This book was published in 1970 and I suspect that were such a work commissioned today it would concentrate more on the effect of Marcuse’s though and less on the systematic critique of Marcuse’s theories. Because of this I’m giving it a three star rating rather than a four star one.


Herbert Marcuse (Modern masters)
Herbert Marcuse (Modern masters)
by Alasdair MacIntyre
Edition: Paperback

3.0 out of 5 stars Low Marx for Marcuse, 2 July 2015
Herbert Marcuse was a philosopher was influence outside his field was far greater than his influence within the small circle of professional philosophers and – as far as I am concerned – more’s the pity. Not only do I not agree with his worldview but I disagree with how he viewed the world. Marcuse strikes me as one of those people for whom theory – his and his fellow Frankfurt School members’ updating of Marxist theory – trumps facts.
Marcuse tried to marry the ideas of Marx with those of Freud, perhaps in an effort to explain away the failure of the Western proletariat to do what Marxists expected of them. He concluded that under consumerist capitalism the worker had bought into the system, albeit as a “one dimensional man”. The revolution would have to be led by radical intellectuals and the marginalized. Such ideas made Marcuse the darling of the “New Left”.
This work is part of the Fontana series on “Modern masters” published in the 1970’s –while Marcuse was still alive. This is the 29th one I’ve read. One – Bryan Magee’s ‘Popper’ – had a profound influence on me. Most I found informative, some – such as the one on Chomsky’s linguistics – I found heavy going. Of those I’ve read this one is unique in that the author has such an unremittingly negative attitude to its subject. Now, as you may have gathered, I didn’t approach the book with a positive predisposition to Marcuse, quite the reverse as what I knew of Marcuse’s ideas I didn’t like. In particular I opposed his ideas concerning tolerance, that “"Liberating tolerance… would mean intolerance against movements from the Right, and tolerance of movements from the Left... it would extend to the stage of action as well as of discussion and propaganda, of deed as well as of word.” Whatever happened to the concept of, "I disapprove of what you say, but I will defend to the death your right to say it"?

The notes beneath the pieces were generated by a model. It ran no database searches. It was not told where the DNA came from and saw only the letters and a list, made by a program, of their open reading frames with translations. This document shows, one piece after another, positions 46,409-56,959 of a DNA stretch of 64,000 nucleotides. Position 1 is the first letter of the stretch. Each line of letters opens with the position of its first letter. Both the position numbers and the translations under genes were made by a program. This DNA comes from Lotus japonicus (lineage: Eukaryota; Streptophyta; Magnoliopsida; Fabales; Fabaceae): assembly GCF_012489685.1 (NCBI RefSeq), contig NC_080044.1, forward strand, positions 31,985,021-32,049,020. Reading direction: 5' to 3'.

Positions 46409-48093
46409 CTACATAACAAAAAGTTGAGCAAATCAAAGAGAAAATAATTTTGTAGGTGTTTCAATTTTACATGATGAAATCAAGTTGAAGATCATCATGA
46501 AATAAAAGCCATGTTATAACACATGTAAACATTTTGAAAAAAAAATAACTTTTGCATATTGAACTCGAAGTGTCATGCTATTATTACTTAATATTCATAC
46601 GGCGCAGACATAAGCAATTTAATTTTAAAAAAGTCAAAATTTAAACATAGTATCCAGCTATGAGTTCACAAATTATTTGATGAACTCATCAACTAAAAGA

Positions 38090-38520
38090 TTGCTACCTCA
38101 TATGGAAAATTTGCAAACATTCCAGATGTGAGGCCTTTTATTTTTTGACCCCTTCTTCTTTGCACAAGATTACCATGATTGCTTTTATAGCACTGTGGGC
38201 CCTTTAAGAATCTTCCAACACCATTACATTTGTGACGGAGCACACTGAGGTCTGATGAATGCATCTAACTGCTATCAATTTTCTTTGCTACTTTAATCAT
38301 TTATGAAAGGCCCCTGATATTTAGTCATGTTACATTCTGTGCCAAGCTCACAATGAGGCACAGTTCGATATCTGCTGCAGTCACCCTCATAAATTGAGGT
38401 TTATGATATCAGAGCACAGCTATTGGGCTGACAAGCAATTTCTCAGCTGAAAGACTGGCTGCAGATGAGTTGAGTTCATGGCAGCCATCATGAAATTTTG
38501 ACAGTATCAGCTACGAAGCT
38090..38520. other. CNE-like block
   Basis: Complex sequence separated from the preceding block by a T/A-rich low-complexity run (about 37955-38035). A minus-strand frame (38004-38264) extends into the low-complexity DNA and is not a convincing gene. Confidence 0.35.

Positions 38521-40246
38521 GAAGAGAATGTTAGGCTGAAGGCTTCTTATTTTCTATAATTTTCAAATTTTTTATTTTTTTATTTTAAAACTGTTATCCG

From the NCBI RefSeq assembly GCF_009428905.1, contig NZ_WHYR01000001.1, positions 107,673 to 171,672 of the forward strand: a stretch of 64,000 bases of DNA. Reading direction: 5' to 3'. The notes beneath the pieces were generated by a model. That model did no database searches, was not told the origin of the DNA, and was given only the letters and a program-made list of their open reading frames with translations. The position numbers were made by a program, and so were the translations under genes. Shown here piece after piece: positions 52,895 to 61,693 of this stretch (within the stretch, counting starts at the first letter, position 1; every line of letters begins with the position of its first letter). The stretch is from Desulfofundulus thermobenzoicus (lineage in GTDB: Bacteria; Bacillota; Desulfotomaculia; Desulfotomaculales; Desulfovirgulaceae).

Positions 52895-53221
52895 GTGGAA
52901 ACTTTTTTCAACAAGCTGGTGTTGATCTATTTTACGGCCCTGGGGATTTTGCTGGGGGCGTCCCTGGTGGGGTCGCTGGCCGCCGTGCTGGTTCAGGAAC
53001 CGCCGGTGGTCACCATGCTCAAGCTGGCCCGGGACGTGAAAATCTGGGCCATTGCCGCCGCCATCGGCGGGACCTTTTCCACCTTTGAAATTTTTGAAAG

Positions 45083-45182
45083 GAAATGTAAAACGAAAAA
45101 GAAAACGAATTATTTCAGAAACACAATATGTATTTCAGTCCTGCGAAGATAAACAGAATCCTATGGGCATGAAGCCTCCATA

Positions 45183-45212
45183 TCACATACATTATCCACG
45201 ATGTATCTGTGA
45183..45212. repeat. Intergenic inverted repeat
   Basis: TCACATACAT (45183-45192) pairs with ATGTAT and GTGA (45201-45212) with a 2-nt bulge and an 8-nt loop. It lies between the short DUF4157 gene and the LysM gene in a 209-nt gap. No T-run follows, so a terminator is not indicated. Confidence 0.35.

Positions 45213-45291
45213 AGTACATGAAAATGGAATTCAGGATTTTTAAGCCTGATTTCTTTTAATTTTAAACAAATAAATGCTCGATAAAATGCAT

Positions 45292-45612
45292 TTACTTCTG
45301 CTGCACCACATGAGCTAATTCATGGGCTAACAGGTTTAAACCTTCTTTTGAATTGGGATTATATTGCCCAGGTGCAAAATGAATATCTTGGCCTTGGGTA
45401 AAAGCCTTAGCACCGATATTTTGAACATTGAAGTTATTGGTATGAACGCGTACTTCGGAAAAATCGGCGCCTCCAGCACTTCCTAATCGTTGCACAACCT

While I approached the work with a negative view of Marcuse I also approached it with an open mind and, so negative was the author to Marcuse that, before writing this review, I sought out on YouTube Magee’s 45 minute interview with Marcuse before writing this review least I do Marcuse an injustice.
I also tried to read the selection of Marcuse’s own words in Wikiquotes but quit least I lose the will to live.
The author presupposes a level of knowledge that the general reader – myself very much included – may not have and concentrates primarily on pointing out the inconsistencies in Marcuse’s positions and on his habit of making assertions rather than supporting his arguments with evidence.
This book was published in 1970 and I suspect that were such a work commissioned today it would concentrate more on the effect of Marcuse’s though and less on the systematic critique of Marcuse’s theories. Because of this I’m giving it a three star rating rather than a four star one.


Malthus: A Very Short Introduction (Very Short Introductions)
Malthus: A Very Short Introduction (Very Short Introductions)
Price: £7.59

3.0 out of 5 stars A Newtonian not a Darwinian, 6 May 2015
This review is based on reading the OUP’s “Past Master” work of the same name. From a quick check – both books have the same chapter headings and the same opening and closing lines – this is one of the “Past Master” books that have been reprinted in the “Very Short Introduction” series without significant changes other than updating the further reading list. I’m posting it here as readers are more likely to come across the VSI version than the “Past Master” one. Should anyone be aware of any material difference between the two versions I’d be obliged if they’d post a comment to that effect so I can remove this review.

Thomas Malthus is one of those few people whose name became an adjective. While his is a name many will have heard of but whose work many – myself included – will not have read. It is therefore not surprising that many – again I included – may have a somewhat caricatured view of Malthus.